Back 21.02.2023

30 Years of Gaia

In the early 1990’s companies started to pay more attention to their environmental impacts. At the same time energy markets were opened, technology development picked up and a profound change in the energy business commenced. Ambitious and successful corporations wanted professional analyses and management of environmental and energy matters.

We both believed that it was up to our generation to solve the key environmental questions, and that they were too important to be left to politicians alone. To change the environmental challenges to opportunities we – together with other experts – wanted to offer tailored professional services to corporations. 

The collaboration, Gaia, was unambiguously an environmental consultancy in the 1990s. From the very beginning, the premise was that the issues we work on are simultaneously local and global, and that Gaia and its clients must rank among the best in the world with their expertise. In the 1990s, environmental and energy issues were heavily politicised. That is why Gaia strongly emphasized neutrality and sometimes even overemphasized professionalism in its working culture. We wanted our clients to see us primarily as professionals, not idealists. You can still see touches of this in the Gaia culture. The same ideal of objectivity is still a feature of Gaia’s client work.

Gaia’s business, staff and the range of professionals’ expertise grew steadily. One important turning point was in 1999, when Gaia was chosen to take part in the coordination of the post-conflict environmental assessment and recovery operations in the Balkans. At the turn of the millennium the team and its skillsets expanded, particularly in organizational risk management, innovation, and resilience issues. In the early 2000s, we also opened several new offices around the world in quick succession.

During the first decade of the 2000s, the focus of Gaia shifted from isolated environmental and energy projects towards strategic consulting as questions relating especially to climate change started to gain more attention in corporations. Gaia redefined itself first as a sustainable development consultancy and then in the 2010s, as a sustainable business consultancy.

Gaia’s work is based on the premise that corporations play a central role in the fight against climate change and the loss of biodiversity. At the same time, we at Gaia believe that sustainable transformation is a gigantic strategic and business opportunity.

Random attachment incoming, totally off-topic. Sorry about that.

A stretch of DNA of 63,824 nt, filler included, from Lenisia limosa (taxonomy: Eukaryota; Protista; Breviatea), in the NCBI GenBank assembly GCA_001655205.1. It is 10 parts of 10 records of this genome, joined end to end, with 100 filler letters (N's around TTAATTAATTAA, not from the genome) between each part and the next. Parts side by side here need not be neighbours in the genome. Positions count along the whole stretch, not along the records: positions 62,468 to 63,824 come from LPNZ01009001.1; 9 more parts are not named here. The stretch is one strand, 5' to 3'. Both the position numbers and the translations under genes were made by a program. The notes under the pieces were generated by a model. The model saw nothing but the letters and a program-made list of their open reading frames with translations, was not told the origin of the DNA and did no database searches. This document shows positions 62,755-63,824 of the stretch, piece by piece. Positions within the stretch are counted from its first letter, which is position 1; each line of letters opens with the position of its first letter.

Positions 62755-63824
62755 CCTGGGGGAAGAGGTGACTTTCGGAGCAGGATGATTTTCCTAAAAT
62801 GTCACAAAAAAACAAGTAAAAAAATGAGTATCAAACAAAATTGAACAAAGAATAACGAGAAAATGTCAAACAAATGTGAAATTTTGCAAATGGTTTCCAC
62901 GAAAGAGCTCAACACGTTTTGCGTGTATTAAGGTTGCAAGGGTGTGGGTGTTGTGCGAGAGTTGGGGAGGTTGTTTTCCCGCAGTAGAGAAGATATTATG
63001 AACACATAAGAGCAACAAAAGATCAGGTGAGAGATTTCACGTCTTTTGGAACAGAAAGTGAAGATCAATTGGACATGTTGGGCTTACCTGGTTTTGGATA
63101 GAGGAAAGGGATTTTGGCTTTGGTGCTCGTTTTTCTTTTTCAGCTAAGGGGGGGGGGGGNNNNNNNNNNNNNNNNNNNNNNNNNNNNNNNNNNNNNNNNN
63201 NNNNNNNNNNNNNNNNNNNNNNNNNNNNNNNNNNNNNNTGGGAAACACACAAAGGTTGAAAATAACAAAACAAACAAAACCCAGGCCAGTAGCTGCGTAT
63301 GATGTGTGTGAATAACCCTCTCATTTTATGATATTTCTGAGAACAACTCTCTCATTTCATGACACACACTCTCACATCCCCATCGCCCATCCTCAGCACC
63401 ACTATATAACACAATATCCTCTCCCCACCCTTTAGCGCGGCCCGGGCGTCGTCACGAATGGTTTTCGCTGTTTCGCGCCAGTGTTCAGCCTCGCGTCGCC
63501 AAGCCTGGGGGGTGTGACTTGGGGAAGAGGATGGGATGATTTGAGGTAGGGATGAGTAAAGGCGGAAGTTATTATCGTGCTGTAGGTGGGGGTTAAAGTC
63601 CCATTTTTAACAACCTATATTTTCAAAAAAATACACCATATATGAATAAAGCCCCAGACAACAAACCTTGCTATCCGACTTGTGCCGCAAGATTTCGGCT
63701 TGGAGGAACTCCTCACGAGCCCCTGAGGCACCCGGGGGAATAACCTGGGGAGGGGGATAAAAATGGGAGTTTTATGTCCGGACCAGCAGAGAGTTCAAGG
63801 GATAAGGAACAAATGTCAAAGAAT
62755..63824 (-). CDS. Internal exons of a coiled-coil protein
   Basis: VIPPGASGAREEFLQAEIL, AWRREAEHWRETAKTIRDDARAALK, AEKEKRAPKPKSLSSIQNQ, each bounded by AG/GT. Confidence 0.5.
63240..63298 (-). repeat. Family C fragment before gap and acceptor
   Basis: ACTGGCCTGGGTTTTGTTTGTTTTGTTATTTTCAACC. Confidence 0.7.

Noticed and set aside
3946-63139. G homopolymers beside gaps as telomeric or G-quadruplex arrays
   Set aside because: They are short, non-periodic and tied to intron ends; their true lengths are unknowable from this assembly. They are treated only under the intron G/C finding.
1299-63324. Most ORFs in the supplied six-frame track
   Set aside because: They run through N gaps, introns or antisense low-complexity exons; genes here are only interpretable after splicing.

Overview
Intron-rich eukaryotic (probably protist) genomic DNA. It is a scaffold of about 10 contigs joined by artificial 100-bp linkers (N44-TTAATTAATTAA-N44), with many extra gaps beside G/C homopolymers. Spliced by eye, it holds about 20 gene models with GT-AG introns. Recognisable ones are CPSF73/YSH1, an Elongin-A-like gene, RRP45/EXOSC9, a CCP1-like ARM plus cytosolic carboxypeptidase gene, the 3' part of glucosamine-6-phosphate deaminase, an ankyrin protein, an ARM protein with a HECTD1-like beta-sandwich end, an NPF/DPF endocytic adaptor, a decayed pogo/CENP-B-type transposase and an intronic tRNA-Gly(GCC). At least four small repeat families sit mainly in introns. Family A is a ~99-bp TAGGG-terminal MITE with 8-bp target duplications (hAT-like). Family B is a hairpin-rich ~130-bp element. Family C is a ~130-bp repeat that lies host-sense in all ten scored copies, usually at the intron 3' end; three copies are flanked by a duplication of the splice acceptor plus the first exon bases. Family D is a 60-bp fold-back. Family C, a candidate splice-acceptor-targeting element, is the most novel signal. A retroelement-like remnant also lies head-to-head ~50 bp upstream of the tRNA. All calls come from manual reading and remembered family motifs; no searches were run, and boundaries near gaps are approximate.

While the focus of Gaia is in advancing sustainable transformation, or susformation as we like to call it, we also work very closely with public organisations, NGOs and the scientific community. It is important for Gaia’s experts to have a deep knowledge of the operational environment where the change takes place. There is no time to waste in the fight against climate change and the loss of biodiversity, which means that everything that is currently being planned and built, supports decarbonization. This is no longer a question of simply adopting new strategies and business models but of concrete, large-scale investment decisions.

Becoming a part of Sweco in 2021 was a natural continuation of Gaia’s development which has continuously aimed at increasing impact. Sweco is a leading European player in the design of societal and industrial infrastructure. As an individual company with a strong mandate but as a part of Sweco, Gaia is now writing a logical new chapter in its 30-year-long story. Gaia’s job now is to make certain that climate targets are the starting point when the cities and the industries of the future are being built.

Environment, Corporate Responsibility, Climate, Disaster Management
+358 400 464 127

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Energy, Climate, Environment, Risk Management, Sustainable Business, Bioeconomy, Strategies, Due Diligence, M&A
+358 50 5641889

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The new dimensions of the materiality assessment – how CSRD helps to adopt a more strategic approach to sustainability How do climate change risks hit the company’s balance sheet? Disruptions create new business opportunities (in Finnish) Is Finland attractive to investors? (in Finnish) The key to low-carbon future lies in energy distribution systems Insecure energy policy slows down investments – Finland’s energy policies need to be based on transparent and extensive studies (in Finnish)